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An end-to-end VR system - just add a smartphone

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Viaccess-Orca / RedShark NewsVirtual reality coming to cable TV?

An intriguing end-to-end solution for virtual reality content delivery and management could offer pay-TV outlets the ability to deliver premium VR-services in the near future. What does the system's reliance on users' smartphones mean for the rest of the VR industry?

While we're just at the nascent stage for mainstream adoption of virtual reality, companies are crafting methods to accelerate the process of delivering VR content to living rooms. At IBC2015, Viaccess-Orca, a leader in data protection and content services, revealed a partnership with Harmonic, a leader in video delivery infrastructure, and VideoStitch, a maker of 360-degree VR content creation software, for an end-to-end VR solution for content owners and pay-TV providers.

Here's a breakdown of what each company brings to the table: Harmonic products handle media storage, processing, transcoding, compression, encrypting and streaming; VideoStitch's software, like the name implies, stitches together camera captured images in real-time; Viaccess-Orca provides secure playback through its Connected Sentinel Player and user personalization via its COMPASS system.

Smartphones for widespread VR adoption?

To complete the system, users provide their own smartphones to view and interact with the VR content. In fact, this could be a major selling point that attracts pay-TV and OTT companies. Instead of relying on a VR platform tied to a dedicated piece of hardware, like the forthcoming Oculus Rift consumer version, this system can draw upon the mass of users who already own smartphones at least somewhat suitable for enjoying VR content. Of course, smartphone specs will continue to improve over time, likely leading to devices that will enable even richer VR experiences. If smartphones are deemed by the public as the path forward for VR (in the short term), this could spawn a new stratification of smartphones, with premium devices sporting features targeting VR use, like lower latency sensors, depth sensors for manipulating near field objects (or even moving in space), stereoscopic cameras for augmented reality, etc. Makers of dedicated VR headsets, in response, will have to ask themselves, "how can we make an experience that's better than what's possible with a smartphone?"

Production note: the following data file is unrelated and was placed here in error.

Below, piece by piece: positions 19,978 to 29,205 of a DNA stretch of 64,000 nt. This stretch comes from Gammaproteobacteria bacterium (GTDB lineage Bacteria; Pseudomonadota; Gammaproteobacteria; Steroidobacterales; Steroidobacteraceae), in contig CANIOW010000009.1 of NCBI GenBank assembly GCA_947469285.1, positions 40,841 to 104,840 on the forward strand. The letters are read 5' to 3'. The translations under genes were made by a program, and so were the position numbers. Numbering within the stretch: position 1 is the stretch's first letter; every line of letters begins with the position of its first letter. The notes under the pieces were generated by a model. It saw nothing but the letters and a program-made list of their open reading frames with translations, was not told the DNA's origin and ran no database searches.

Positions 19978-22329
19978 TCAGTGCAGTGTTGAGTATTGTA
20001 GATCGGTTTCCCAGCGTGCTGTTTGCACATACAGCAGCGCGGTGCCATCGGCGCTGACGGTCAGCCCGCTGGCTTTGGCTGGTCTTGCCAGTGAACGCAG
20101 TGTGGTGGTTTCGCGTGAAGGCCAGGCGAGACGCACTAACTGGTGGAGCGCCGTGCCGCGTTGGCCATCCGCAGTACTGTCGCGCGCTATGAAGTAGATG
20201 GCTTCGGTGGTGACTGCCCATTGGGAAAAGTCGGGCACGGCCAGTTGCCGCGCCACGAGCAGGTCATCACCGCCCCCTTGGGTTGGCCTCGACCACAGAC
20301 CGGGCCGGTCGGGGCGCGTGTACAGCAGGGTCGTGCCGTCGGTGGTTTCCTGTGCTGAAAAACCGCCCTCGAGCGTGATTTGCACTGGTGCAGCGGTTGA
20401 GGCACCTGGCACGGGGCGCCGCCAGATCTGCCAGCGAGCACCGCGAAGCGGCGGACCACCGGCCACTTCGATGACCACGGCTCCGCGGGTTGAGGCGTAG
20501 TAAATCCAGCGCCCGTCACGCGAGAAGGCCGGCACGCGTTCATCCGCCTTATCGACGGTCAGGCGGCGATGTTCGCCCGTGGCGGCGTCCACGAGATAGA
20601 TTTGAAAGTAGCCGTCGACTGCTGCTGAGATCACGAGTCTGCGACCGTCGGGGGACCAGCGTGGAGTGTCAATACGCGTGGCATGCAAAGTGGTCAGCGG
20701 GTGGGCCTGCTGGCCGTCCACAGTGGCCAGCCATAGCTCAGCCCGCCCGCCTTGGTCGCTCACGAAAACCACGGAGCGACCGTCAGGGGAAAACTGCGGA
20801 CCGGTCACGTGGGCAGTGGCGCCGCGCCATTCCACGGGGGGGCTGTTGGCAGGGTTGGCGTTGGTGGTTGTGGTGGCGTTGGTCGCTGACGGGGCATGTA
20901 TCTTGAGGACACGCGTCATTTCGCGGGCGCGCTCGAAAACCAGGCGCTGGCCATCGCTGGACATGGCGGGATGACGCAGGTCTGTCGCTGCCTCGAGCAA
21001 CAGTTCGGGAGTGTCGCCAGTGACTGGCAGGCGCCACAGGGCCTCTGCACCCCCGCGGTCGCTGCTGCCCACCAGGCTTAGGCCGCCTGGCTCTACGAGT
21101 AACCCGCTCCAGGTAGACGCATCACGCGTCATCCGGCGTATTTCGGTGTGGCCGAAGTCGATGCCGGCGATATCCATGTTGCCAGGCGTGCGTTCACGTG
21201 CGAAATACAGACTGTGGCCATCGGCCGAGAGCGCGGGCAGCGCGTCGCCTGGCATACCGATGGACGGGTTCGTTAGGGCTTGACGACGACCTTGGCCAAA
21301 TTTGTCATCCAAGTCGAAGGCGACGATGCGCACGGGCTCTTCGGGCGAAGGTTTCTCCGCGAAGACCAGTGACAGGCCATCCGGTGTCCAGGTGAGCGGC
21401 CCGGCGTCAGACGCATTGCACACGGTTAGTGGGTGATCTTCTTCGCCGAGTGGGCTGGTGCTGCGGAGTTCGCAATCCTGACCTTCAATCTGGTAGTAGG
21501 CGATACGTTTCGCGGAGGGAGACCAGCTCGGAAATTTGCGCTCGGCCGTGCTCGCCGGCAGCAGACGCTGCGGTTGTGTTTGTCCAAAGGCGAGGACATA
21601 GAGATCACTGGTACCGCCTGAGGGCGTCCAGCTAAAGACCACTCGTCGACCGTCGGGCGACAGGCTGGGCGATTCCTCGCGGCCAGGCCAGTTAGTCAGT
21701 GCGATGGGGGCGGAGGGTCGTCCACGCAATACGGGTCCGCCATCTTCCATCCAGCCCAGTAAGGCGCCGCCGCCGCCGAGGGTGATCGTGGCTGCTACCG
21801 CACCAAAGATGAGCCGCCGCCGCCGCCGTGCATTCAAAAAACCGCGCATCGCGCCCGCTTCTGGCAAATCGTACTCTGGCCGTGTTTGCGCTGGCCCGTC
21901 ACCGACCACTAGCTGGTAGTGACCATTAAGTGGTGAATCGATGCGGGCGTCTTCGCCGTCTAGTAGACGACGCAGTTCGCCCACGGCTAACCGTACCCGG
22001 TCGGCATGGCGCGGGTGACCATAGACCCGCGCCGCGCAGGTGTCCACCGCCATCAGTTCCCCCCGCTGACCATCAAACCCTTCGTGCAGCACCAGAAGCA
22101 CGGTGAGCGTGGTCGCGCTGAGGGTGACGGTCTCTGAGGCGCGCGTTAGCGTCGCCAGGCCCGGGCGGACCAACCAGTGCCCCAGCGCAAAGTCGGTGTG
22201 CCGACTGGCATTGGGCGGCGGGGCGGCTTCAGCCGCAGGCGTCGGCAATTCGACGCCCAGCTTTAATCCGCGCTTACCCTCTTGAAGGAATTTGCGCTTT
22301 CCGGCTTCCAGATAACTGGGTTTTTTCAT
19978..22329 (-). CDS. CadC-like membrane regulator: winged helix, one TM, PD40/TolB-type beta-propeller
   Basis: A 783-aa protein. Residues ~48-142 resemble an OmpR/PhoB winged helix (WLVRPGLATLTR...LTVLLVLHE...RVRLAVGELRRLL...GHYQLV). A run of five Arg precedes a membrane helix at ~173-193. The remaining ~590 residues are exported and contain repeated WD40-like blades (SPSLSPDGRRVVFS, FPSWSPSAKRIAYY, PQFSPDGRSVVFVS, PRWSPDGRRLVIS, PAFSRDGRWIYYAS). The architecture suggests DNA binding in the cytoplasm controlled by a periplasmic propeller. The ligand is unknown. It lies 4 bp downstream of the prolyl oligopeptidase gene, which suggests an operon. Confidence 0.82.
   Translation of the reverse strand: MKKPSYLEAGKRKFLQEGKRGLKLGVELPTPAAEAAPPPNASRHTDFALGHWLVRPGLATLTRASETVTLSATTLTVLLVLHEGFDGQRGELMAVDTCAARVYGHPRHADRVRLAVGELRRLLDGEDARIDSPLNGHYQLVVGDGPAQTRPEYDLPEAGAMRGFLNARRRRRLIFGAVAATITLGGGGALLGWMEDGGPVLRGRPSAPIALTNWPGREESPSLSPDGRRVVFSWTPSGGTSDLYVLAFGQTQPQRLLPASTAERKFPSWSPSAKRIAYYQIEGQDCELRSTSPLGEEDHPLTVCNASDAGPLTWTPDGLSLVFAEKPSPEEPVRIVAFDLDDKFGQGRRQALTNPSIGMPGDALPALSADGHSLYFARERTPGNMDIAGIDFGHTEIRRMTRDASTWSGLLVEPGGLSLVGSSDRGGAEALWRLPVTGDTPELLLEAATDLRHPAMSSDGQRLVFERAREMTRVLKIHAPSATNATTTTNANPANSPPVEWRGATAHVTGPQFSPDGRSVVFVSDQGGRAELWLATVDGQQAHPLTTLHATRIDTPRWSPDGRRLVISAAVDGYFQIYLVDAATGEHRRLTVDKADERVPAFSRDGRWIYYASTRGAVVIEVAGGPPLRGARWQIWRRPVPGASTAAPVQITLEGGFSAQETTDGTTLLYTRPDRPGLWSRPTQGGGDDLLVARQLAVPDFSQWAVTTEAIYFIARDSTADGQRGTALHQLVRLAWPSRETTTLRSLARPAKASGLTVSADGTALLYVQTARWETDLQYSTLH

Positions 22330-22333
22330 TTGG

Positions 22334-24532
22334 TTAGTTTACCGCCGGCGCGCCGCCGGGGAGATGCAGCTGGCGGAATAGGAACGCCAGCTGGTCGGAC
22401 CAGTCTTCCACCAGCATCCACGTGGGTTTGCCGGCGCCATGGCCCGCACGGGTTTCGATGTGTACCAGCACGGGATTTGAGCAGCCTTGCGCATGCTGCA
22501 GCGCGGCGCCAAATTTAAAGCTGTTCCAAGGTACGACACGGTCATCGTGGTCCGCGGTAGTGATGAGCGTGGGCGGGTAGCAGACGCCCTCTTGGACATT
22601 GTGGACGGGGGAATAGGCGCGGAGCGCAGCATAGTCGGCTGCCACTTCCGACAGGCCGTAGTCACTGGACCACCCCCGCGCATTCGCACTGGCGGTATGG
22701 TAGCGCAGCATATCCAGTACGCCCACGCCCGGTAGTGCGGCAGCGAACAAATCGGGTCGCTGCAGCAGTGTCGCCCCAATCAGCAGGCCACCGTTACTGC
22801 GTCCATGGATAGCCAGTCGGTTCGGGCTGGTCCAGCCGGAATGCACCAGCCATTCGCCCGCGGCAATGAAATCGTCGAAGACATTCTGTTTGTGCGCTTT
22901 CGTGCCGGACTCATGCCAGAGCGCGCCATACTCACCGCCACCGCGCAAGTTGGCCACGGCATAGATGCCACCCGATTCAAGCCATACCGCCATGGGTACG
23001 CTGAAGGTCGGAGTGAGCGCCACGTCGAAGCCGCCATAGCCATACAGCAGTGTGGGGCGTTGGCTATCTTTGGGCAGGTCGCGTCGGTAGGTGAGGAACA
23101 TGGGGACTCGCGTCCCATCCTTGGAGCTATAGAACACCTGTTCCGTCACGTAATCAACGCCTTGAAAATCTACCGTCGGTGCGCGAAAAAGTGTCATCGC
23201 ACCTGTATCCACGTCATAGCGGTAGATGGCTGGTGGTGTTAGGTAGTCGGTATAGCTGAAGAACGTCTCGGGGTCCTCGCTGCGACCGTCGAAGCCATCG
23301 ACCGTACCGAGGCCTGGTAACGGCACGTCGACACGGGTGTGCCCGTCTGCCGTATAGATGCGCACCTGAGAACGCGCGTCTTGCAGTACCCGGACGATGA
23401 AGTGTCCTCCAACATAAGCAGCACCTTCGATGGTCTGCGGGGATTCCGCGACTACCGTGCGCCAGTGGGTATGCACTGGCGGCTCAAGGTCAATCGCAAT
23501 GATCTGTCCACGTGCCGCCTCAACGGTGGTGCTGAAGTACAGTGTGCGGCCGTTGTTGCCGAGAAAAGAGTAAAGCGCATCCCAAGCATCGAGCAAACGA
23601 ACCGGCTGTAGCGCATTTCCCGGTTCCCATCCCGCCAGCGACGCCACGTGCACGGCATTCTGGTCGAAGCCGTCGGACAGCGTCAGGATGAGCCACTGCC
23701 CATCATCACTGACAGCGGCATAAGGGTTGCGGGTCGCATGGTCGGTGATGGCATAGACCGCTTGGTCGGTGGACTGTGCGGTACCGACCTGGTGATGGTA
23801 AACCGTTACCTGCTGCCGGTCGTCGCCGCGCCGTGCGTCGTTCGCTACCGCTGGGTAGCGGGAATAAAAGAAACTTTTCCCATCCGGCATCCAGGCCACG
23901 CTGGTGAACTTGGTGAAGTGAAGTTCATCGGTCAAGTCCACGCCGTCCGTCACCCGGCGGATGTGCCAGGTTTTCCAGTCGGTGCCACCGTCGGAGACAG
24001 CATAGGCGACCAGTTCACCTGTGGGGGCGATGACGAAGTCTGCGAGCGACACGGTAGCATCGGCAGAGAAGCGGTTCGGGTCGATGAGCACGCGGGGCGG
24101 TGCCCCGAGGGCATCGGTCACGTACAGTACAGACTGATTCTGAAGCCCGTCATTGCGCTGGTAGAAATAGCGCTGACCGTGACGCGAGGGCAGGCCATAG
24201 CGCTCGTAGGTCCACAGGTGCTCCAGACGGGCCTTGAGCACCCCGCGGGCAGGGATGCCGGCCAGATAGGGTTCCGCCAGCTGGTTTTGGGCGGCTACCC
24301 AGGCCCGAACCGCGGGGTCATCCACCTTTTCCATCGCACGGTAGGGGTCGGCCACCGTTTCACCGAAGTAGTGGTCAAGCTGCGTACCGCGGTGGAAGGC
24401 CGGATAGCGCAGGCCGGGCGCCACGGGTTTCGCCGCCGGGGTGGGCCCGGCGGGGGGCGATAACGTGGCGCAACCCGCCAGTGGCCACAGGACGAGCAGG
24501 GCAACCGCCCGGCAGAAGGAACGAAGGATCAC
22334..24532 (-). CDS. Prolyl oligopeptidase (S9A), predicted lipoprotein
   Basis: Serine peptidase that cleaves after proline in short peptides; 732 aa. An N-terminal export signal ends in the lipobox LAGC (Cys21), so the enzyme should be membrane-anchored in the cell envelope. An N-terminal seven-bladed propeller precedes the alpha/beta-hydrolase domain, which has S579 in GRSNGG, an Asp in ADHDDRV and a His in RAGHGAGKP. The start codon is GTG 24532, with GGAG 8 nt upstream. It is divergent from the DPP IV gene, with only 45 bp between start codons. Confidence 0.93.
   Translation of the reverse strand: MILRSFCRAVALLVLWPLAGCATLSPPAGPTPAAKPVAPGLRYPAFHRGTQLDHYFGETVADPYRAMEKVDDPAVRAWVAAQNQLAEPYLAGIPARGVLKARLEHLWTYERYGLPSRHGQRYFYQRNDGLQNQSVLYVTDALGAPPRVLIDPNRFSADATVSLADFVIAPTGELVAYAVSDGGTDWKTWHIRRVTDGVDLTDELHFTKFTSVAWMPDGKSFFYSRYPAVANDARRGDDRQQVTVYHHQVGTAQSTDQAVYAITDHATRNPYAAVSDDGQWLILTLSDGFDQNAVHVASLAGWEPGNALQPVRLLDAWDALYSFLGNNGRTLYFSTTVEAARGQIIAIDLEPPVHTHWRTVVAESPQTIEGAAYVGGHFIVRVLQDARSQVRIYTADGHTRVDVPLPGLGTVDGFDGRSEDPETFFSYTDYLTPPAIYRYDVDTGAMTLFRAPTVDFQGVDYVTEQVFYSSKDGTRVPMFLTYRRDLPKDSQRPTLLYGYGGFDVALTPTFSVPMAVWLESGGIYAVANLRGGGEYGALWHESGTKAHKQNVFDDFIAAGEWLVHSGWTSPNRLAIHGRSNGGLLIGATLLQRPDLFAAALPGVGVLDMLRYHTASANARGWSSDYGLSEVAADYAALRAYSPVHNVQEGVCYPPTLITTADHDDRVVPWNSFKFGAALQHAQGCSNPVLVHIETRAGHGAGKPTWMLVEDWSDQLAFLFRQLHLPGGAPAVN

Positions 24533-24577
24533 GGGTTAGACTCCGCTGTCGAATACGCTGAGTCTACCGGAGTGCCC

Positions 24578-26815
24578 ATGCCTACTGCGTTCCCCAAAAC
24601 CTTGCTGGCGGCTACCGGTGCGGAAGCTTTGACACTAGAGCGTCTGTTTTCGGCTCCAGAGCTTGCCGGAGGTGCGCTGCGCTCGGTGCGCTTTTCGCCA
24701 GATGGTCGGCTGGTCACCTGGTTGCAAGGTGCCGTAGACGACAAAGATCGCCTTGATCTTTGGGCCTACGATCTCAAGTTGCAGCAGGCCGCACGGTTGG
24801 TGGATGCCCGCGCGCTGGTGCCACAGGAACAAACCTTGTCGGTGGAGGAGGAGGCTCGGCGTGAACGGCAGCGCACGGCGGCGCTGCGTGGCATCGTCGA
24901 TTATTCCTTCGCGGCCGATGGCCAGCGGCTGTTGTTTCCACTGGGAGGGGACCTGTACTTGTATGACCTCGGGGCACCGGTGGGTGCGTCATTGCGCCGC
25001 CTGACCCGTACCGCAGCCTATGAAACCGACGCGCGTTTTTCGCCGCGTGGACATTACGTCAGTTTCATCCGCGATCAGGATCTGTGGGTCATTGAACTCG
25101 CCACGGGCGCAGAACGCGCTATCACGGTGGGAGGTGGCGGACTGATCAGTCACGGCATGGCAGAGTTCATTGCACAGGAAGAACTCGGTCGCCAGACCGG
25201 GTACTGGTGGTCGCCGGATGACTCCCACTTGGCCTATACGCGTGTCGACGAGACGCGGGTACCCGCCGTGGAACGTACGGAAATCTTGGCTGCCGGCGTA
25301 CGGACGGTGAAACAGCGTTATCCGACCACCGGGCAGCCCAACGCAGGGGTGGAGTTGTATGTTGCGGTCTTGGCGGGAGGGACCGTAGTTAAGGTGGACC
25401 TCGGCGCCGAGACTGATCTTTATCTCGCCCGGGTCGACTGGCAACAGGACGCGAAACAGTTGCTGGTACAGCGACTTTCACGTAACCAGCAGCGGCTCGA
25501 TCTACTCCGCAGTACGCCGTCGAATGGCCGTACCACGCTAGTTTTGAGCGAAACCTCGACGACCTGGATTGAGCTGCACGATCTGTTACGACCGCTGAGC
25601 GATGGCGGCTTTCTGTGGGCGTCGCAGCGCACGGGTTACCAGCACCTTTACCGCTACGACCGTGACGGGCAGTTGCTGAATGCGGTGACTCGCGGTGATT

By this time next year, consumers will have had their say and we'll have some clarity on the VR market. In the meantime, we can only speculate as to what Oculus' response would be to competition from the likes of Comcast and Time Warner Cable.

For more information, check out the full press release.

Tags: VR & AR